Wednesday, July 13, 2005

Dude, I'm Talking to You Wireless!

Blogger Ryan Harne noted recently that the combination of the words "dial" and "up" in the same phrase (at least when referring to the Internet) is becoming an endangered species. A story in today's DMN seems to predict that the words "land" and "line" may someday be just as rare of a combination when discussing the telephone.

According to the story, not only has the number of cellular customers outpaced that of land-liners nationwide, but a lot of people are giving up their land lines altogether:
It's been a steady increase since Southwestern Bell and other providers began offering the first cellular service in Texas nearly 21 years ago. As recently as Dec. 31, 1999, the number of Texas local phone lines still far exceeded wireless, 13.2 million to 5.8 million.

But wireless surpassed wired in the second half of 2004, both in Texas and the U.S. In Texas, wireless users reached 13.1 million, while land lines dropped to 12.1 million. Nationally, wireless jumped ahead to 181.1 million users, compared with 177.9 million land lines.
The driving force behind this is the younger customers now entering the workforce; they've grown up with wireless, and they hav
e learned to live with the occasional static and dropped calls that happen on cell phones. But customers of all ages have learned to appreciate the price and convenience of wireless:
Sandy de Vries, 45, a hand physical therapist at a Dallas hospital, hasn't had a traditional telephone line for about six years. One day, she realized she was paying about $75 to $80 a month for a home phone, the same as she was paying for cellular service. She gave up the land line.

"It's made to me more available to people," she said. "They can get me anywhere. It's also nice that I don't have sales people calling me at night when I get home."
To that last part, I say "hear, hear!" I haven't done it yet, but I could totally see giving up my land line at some point. As it is, I've pretty much ceded it to people I don't want to talk to, such as telemarketers. I don't have caller ID on it (because I can't get it for free), so I monitor any incoming call that I happen to hear before I pick up. My only real purpose for having it is to have a place for prospective students to leave their info, so it won't interrupt my lessons as much as it would if they called my cell.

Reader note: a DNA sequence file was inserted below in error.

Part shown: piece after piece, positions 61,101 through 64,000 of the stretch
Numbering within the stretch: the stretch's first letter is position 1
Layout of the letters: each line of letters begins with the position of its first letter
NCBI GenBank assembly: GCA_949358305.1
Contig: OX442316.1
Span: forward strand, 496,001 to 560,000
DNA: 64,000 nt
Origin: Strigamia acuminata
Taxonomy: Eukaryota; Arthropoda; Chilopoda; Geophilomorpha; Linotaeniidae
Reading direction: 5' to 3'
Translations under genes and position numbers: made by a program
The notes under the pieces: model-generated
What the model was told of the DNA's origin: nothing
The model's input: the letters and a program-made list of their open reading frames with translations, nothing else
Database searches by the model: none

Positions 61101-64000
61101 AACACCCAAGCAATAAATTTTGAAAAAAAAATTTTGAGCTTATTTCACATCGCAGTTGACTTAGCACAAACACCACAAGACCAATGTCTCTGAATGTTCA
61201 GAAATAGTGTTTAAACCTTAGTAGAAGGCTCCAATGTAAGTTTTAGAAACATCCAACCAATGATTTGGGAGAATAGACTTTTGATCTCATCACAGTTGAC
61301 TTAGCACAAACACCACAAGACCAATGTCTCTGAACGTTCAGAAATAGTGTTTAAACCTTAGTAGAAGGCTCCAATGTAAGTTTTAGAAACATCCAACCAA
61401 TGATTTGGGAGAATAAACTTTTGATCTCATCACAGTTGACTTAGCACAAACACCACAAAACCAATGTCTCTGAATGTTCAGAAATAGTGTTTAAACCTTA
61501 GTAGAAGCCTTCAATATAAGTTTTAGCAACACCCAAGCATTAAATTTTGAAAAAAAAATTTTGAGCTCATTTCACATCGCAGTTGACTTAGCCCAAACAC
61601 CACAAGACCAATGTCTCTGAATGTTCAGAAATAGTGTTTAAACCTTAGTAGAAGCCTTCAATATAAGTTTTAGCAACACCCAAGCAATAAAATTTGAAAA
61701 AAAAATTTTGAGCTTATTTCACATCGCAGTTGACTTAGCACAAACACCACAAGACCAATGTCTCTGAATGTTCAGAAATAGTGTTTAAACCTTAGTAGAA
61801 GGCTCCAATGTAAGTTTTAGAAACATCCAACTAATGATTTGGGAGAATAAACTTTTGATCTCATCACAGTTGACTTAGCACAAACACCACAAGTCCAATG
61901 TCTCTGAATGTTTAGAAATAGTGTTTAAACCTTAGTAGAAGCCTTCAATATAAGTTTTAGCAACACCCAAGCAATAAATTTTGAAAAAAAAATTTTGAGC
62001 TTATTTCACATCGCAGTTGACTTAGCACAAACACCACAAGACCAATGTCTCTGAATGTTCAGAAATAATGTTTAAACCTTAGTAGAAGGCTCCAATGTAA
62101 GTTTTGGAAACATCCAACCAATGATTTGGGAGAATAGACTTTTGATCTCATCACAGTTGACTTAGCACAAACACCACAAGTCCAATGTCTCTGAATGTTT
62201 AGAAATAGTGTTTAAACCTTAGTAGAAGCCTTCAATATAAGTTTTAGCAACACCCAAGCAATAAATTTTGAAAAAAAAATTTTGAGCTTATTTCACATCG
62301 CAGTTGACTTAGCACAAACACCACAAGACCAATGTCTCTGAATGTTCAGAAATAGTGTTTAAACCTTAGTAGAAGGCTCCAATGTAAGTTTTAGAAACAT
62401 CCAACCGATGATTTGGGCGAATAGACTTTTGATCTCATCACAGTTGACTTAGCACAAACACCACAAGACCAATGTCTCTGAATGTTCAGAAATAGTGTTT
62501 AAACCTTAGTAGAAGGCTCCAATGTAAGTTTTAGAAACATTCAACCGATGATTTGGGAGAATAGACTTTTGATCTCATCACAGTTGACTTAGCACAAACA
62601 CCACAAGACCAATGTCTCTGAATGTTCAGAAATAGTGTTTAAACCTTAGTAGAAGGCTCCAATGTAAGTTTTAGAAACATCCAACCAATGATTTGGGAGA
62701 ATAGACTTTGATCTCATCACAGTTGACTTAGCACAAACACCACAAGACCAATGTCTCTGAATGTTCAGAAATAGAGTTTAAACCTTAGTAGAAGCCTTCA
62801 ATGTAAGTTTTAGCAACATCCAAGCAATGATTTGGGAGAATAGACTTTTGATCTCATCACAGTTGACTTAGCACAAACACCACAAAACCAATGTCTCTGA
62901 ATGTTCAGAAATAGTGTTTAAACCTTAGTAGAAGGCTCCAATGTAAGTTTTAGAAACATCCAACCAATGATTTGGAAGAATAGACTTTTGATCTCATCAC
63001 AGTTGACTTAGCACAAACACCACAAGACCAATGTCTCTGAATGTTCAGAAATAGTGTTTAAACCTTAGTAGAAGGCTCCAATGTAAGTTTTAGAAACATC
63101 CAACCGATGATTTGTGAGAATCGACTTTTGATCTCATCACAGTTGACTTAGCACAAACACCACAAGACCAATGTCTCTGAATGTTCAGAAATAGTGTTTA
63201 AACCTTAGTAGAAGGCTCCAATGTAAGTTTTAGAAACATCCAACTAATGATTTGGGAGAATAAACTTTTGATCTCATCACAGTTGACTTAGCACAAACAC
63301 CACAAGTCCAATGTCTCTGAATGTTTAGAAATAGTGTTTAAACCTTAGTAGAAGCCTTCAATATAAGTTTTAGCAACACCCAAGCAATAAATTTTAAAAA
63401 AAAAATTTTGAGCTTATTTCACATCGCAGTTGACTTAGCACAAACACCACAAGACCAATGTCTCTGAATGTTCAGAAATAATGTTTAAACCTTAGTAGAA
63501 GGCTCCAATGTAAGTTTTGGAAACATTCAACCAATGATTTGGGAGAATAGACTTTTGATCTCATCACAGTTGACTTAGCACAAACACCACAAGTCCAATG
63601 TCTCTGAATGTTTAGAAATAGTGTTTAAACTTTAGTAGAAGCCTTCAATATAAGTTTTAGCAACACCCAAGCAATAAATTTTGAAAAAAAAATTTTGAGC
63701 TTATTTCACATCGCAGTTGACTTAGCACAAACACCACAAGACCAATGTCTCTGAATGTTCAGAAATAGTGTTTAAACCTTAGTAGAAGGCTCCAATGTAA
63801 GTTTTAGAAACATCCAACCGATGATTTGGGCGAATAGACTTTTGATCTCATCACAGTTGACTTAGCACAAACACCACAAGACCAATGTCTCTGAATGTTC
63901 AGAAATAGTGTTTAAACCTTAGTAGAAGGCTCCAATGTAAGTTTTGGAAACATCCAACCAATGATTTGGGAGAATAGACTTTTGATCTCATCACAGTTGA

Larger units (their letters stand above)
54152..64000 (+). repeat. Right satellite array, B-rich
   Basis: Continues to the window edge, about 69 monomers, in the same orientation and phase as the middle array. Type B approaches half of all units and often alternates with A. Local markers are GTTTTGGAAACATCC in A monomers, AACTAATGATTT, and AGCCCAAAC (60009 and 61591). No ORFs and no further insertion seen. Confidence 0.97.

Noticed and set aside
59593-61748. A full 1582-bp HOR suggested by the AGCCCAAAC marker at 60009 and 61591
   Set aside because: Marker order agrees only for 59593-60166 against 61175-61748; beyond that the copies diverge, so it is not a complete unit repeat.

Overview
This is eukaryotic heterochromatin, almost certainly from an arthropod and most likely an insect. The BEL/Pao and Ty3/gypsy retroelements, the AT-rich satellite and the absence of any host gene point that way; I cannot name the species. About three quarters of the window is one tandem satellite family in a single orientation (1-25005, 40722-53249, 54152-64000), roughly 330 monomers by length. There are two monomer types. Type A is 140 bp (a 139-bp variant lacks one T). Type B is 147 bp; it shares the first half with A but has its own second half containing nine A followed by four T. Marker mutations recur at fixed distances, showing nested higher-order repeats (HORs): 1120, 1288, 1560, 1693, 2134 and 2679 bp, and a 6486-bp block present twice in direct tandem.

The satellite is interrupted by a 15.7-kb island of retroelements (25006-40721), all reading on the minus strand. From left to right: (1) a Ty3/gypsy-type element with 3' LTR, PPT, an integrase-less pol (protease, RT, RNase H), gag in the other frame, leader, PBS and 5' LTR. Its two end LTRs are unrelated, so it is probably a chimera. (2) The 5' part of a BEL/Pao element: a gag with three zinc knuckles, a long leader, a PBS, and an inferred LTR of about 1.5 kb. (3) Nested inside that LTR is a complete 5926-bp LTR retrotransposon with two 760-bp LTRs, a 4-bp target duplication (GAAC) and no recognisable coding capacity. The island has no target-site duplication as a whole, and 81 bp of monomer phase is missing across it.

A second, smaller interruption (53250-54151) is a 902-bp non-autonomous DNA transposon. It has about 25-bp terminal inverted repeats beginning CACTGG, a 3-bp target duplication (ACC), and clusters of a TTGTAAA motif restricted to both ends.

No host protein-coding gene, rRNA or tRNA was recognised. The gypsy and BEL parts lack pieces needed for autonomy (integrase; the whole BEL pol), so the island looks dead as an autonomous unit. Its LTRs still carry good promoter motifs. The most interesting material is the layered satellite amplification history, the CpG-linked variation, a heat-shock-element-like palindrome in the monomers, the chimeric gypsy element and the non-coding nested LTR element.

Several of the people in the DMN story noted that they gave up their land lines by attrition-- they moved and just didn't get one hooked up in their new place. Seeing as how I'm only (almost) four years into my ownership of Casa de Kev, I'm not anticipating moving anytime soon, but I wonder if I'll be cell-only a decade from now for other reasons.

So what would it take for you to give up your land line? What are the pros and cons of doing so? Please chime in using the comments.

Oh, and bonus points go to anyone who knows the movie from which the title of today's post is paraphrased.

From the "duhh" department: In Italy, studies have shown that men don't mind seeing naked women on the beach. (via Dave Barry's Blog)


Jazzy G said...

So what would it take for you to give up your land line?
It's darn ironic that you mention this because I only use the land line to call a few cellularless people whose older house phones make it hard for me to hear them. I went to call someone today using the house phone and got a recorded message from Verizon about the number being out of service. I called other people, including my cell, and got the same message. Conclusion? Our home phone service is broken (we can still receive calls, just not call out to most numbers). Weird thing? Verizon is not our phone company. Their service area stops just north of us. Even weirder thing? The Tomato, which is in Verizon service territory, has been out of phone service for a week. I'm wondering if there is some giant, interconnected problem or if we're being transfered to a different carrier without notification. At any rate we'll find out tomorrow, as by the time it was discovered it was a land line problem, our local carrier didn't have humans manning their customer service phones anymore.

Women were more frequently bothered by nude sunbathing than men.
Gee, that's a real suprise there too. You know darn well it's because most of us are so worried about how everyone else looks compared to ourselves. Personally, I could care less but then again you won't find me on a nude beach in Italy anytime soon.

Eric Grubbs said...

So what would it take for you to give up your land line?

A lot. Here's why:

Because it is more stable and sounds better, I use my land line to conduct phone interviews. Cell phone reception is tinny and you miss a lot. When I'm quoting someone, I want to hear what he/she is saying as clearly as possible. I can't risk that kind of stuff via a cell phone.

When I need to make a routine local call (like making a dentist appointment or calling my aunt in Carrollton), I use my land line. Even though I barely use my daytime cell phone minutes every month, my anxiety tells me to stay off the cell phone during the day.

Gary P. said...

Personally, I could care less but then again you won't find me on a nude beach in Italy anytime soon.

Damn..... Note to self: Call travel agent and cancel that trip to Italy to stalk G.

As for giving up the land line, just about the only reason we keep it is to call my parents and be able to get the kids on the phone with us instead of passing a single mobile from ear to ear.

Jazzy G said...

Damn..... Note to self: Call travel agent and cancel that trip to Italy to stalk G.

Can't.. breathe.. laughing.. too.. hard..
You guys are so much fun. That right there is the highlight of my day. To use a phrase popular among teenagers.. Gary, you win at life.